We are the Bacchae, driven, trembling and fierce,
by the touch of our god.
Discarding rules brought us power when we
danced our way in madness to the mountain.
We were freed from the dominion
of men, encouraged to do as we wished,
and for that we honored our god.
In a dark-purple sky the moon, russet-hued and low, lit our way;
the night was ours. Once a year the god called us
and bid us: do his work in lust and wine and careless revelry.
Though one dawn we would return, footsore and sated,
to our homes and husbands, for that time
the hills and the nights were ours
as we went dancing with our god.
It has been thousands of years
since we took up the call and ran wild in Boeotia.
Now, when the hunter's moon is large and low
those of us who still remain,
exhausted by more than just long hours
in offices, stores, and schools, leave
our houses and our husbands.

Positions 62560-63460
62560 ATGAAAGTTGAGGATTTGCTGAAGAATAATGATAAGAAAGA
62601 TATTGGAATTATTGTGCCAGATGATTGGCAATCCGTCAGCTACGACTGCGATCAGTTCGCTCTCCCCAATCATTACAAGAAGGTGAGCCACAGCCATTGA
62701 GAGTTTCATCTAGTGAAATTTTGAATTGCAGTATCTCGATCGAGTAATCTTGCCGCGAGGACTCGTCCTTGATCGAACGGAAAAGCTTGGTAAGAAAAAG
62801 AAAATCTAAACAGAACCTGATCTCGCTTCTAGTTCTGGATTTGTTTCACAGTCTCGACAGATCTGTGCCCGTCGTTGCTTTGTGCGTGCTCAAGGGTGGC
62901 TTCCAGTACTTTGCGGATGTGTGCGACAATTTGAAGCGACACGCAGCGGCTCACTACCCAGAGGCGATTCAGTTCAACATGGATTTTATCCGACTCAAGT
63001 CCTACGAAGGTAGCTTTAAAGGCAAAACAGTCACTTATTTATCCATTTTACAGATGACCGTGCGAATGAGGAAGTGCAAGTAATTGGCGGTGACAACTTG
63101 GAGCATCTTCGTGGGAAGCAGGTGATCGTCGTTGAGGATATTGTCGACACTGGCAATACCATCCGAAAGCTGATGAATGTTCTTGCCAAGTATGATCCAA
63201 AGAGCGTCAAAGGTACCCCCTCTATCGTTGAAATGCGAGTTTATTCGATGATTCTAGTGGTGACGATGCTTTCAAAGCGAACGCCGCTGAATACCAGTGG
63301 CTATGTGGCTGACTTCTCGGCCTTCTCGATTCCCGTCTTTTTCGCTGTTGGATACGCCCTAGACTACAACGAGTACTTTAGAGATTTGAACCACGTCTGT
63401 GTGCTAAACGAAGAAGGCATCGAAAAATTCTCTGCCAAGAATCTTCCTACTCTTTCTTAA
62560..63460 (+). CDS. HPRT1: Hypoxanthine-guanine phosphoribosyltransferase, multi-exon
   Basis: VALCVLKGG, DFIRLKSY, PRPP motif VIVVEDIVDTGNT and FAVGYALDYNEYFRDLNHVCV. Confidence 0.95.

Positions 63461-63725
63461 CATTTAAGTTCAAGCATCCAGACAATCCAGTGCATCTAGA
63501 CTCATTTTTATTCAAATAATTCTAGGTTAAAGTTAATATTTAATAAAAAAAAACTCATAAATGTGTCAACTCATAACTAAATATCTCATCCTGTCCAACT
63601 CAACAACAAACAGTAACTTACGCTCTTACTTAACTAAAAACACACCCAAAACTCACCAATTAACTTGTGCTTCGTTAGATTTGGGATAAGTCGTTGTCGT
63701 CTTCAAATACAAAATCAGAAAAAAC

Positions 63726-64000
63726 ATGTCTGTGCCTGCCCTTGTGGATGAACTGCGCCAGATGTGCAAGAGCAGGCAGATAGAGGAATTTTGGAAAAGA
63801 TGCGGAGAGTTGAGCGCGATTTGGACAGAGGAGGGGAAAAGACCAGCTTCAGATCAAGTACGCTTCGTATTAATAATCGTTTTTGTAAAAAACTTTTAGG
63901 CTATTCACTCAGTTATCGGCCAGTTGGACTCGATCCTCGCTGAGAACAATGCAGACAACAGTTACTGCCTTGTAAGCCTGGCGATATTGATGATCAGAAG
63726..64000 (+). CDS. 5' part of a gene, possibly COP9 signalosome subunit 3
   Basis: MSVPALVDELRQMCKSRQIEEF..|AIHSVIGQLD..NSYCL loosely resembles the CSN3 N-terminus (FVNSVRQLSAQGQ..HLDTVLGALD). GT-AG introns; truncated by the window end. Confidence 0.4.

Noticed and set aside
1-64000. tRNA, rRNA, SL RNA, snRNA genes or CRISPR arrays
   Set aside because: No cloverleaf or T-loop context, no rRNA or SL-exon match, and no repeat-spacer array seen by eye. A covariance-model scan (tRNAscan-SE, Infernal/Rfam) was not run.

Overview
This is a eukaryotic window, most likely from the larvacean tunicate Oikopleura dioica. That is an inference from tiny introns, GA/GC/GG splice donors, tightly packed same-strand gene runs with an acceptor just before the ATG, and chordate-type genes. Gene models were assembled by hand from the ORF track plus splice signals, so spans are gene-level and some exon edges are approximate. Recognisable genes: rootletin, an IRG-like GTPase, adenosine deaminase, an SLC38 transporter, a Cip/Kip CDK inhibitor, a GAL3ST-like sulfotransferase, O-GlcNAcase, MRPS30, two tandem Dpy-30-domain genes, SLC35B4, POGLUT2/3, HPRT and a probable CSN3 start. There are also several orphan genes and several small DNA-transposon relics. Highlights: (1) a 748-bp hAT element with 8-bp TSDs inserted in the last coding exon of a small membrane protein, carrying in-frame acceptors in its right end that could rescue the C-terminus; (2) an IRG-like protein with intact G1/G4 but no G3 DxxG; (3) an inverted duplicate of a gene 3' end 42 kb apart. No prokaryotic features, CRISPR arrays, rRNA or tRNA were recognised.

We prepare for revelry in our own way,
with black stilettos and long thin legs and shirts
the color of a fox's fur that cling
like fawn's skin to our shoulders.
Our cymbals from the past have been replaced
with hip-hop beats and synthesizer rhythms.
If we are lucky, sometimes our god still finds us,
drawn by our own erratic rapture
and the dances that tell our misery of living
with knowledge of a time long forgotten.
For a second, perhaps, we might find ourselves drunk
on the intensity of his touch, reliving
our former ecstasy.
But the sun must eventually claw its way back over the horizon
and bleary-eyed, empty of all but a glimpse of our god,
we return home.